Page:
- Muhammad ibn Jābir al-Harrānī al-Battānī
**transl|ar|ALA|Abū Abd Allāh Muḥammad ibn Jābir ibn Sinān al-Raqqī al-Ḥarrānī al–Ṣābiʾ al-Battānī**(c. 858,Harran – 929, Qasr al-Jiss, nearSamarra )Latinized as**Albategnius**,**Albategni**or**Albatenius**was anArab [*[*] astronomer, astrologer, and mathematician, born in*http://www.daviddarling.info/encyclopedia/A/Albategnius.html Albategnius (Al-Battani, Muhammad ibn Jabir) (c. 850-929)*]Harran nearUrfa , which is now inTurkey . His epithet "as-Sabi" suggests that among his ancestry were members of the Sabian sect who worshipped the stars; however, his full name affirms that he wasMuslim . [*MacTutor Biography|id=Al-Battani*]**Astronomy**One of his best-known achievements in astronomy was the determination of the solar year as being 365 days, 5 hours, 46 minutes and 24 seconds.

Al Battani worked in

Syria , atar-Raqqah and atDamascus , where he died. He was able to correct some ofPtolemy 's results and compiled new tables of theSun andMoon , long accepted as authoritative, discovered the movement of the Sun'sapogee , treats the division of the celestial sphere, and introduces, probably independently of the 5th centuryIndia n astronomerAryabhata , the use ofsine s in calculation, and partially that of tangents, forming the basis of moderntrigonometry . He also calculated the values for theprecession of the equinoxes (54.5" per year, or 1° in 66 years) and the inclination of Earth's axis (23° 35'). He used a uniform rate for precession in his tables, choosing not to adopt the theory oftrepidation attributed to his colleagueThabit ibn Qurra .His most important work is his

zij , or set of astronomical tables, known as "transl|ar|ALA|al-Zīj al-Sābī" with 57 chapters, which by way of Latin translation as "De Motu Stellarum" byPlato Tiburtinus (Plato of Tivoli) in 1116 (printed 1537 byMelanchthon , annotated byRegiomontanus ), had great influence onEurope an astronomy. The zij is based on Ptolemy's theory, showing little Indian influence. [*E. S. Kennedy, "A Survey of Islamic Astronomical Tables," (Transactions of the American Philosophical Society, New Series, 46, 2), Philadelphia, 1956, pp. 10-11, 32-34.*] A reprint appeared atBologna in 1645. Plato's original manuscript is preserved at the Vatican; and theEscorial Library possesses in manuscript a treatise by Al Battani on astronomical chronology.During his observations for his improved tables of the Sun and the Moon, he discovered that the direction of the Sun's eccentric was changing, which in modern astronomy is equivalent to the Earth moving in an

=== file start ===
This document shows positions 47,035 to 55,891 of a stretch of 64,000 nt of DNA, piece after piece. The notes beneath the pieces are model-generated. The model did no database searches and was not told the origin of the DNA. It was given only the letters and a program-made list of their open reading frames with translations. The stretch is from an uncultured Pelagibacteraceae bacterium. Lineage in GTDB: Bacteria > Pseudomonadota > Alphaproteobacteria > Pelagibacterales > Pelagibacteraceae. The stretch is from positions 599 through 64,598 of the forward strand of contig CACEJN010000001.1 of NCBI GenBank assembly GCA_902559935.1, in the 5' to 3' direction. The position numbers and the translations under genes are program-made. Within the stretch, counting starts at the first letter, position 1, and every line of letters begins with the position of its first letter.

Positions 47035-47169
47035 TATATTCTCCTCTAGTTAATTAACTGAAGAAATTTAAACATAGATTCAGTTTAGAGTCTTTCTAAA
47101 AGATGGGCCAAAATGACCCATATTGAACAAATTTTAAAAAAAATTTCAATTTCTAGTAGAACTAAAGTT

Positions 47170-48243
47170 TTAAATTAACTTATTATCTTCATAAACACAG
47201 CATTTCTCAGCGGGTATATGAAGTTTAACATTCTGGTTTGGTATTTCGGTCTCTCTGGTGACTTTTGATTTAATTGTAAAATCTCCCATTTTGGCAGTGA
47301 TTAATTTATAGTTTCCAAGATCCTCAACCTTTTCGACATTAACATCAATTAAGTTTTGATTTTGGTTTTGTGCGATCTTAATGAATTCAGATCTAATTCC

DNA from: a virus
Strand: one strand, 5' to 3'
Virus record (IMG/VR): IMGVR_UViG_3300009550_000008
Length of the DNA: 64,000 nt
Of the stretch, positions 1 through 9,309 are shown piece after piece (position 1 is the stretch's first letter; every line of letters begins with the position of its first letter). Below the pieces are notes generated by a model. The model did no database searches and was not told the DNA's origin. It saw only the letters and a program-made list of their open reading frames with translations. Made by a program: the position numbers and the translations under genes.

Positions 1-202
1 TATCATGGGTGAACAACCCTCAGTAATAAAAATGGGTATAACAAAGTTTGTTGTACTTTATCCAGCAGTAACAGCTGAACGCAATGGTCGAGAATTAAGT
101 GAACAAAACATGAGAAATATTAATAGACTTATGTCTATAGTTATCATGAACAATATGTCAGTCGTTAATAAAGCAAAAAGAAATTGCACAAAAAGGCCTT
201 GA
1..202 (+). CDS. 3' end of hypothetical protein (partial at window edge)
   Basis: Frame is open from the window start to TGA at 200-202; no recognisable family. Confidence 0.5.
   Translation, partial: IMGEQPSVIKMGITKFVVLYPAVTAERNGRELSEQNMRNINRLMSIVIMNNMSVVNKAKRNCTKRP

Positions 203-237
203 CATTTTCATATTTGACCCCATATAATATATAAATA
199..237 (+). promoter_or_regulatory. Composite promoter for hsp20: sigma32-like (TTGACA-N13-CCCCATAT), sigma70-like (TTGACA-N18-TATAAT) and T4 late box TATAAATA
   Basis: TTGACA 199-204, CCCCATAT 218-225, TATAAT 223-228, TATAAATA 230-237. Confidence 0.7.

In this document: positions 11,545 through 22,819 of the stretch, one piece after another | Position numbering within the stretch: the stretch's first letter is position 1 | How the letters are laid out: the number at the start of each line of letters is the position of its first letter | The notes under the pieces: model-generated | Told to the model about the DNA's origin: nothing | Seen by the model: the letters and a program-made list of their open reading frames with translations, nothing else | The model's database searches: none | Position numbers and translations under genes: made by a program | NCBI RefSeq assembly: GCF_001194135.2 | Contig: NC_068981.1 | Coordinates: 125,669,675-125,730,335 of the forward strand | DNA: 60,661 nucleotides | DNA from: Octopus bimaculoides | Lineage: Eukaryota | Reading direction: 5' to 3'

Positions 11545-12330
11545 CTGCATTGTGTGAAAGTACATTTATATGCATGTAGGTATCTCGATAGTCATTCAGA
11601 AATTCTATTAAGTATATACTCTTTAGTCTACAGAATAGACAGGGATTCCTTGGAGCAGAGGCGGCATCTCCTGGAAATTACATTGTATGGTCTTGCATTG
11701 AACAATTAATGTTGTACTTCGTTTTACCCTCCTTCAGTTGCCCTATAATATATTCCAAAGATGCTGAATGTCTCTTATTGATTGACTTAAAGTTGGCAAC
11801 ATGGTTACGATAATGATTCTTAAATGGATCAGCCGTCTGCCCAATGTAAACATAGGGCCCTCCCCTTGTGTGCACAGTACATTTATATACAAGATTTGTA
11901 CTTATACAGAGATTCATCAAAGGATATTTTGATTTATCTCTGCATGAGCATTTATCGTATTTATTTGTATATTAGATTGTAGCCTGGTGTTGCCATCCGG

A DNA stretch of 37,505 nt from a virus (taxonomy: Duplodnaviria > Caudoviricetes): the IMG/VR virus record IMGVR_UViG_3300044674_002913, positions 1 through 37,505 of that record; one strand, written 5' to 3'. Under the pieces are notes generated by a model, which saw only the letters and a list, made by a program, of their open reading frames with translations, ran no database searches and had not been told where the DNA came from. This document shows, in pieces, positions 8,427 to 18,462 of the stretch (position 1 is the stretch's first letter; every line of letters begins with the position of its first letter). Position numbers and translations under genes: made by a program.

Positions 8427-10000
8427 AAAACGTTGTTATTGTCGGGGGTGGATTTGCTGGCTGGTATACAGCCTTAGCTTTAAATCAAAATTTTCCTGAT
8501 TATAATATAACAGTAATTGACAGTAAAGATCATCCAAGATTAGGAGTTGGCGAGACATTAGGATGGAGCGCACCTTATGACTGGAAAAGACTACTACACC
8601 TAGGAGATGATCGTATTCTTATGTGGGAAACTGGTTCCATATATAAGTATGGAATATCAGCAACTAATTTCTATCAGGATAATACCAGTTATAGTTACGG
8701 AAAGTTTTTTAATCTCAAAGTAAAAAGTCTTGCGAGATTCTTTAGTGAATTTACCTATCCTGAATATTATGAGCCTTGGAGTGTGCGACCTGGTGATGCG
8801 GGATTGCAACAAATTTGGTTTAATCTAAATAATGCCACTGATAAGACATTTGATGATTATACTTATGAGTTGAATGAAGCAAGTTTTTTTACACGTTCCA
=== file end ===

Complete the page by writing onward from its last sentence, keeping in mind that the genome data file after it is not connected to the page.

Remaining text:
elliptical orbit around the Sun. [*C. Singer (1959), "A Short History of Scientific Ideas", p. 151,*] His times for theOxford University Press (cf. Salah Zaimeche (2002), [*http://www.muslimheritage.com/topics/default.cfm?ArticleID=235 Muslim Observatories*] , FSTC)new moon , lengths for thesolar year andsidereal year , prediction ofeclipse s, and work on the phenomenon ofparallax , carried astronomers "to the verge ofrelativity and thespace age ." [*G. M. Wickens, "The Middle East as a world Centre of science and medicine", in R. M. Savory, "Introduction to Islamic Civilization", pp. 111-118,*]Cambridge University Press (cf. Salah Zaimeche (2002), [*http://www.muslimheritage.com/topics/default.cfm?ArticleID=235 Muslim Observatories*] , FSTC)Copernicus mentioned his indebtedness to Al-Battani and quoted him, in the book that initiated theCopernican Revolution , the "De Revolutionibus Orbium Coelestium ".**Mathematics**In mathematics, Battānī produced a number of trigonometrical relationships:

::$an\; a\; =\; frac\{sin\; a\}\{cos\; a\}$

::$sec\; a\; =\; sqrt\{1\; +\; an^2\; a\; \}$

He also solved the equation sin "x" = "a" cos "x" discovering the formula:

::$sin\; x\; =\; frac\{a\}\{sqrt\{1\; +\; a^2$

He also used

al-Marwazi 's idea of tangents ("shadows") to develop equations for calculating tangents and cotangents, compiling tables of them. He also discovered theinverse trigonometric function s secant and cosecant, and produced the first table of cosecants, which he referred to as a "table of shadows" (in reference to the shadow of agnomon ), for each degree from 1° to 90°.cite web|title=trigonometry|url=http://www.britannica.com/EBchecked/topic/605281/trigonometry|publisher="Encyclopædia Britannica "|accessdate=2008-07-21]**Honors*** The Albategnius crater on the

Moon was named after him.

* In the fictional Star Trek universe, theExcelsior-class starship "USS Al-Batani " [sic] " NCC-42995", mentioned on "" asKathryn Janeway 's first deep space assignment, was named for him.**ee also***

List of Arab scientists and scholars

*zij **Notes****External links***

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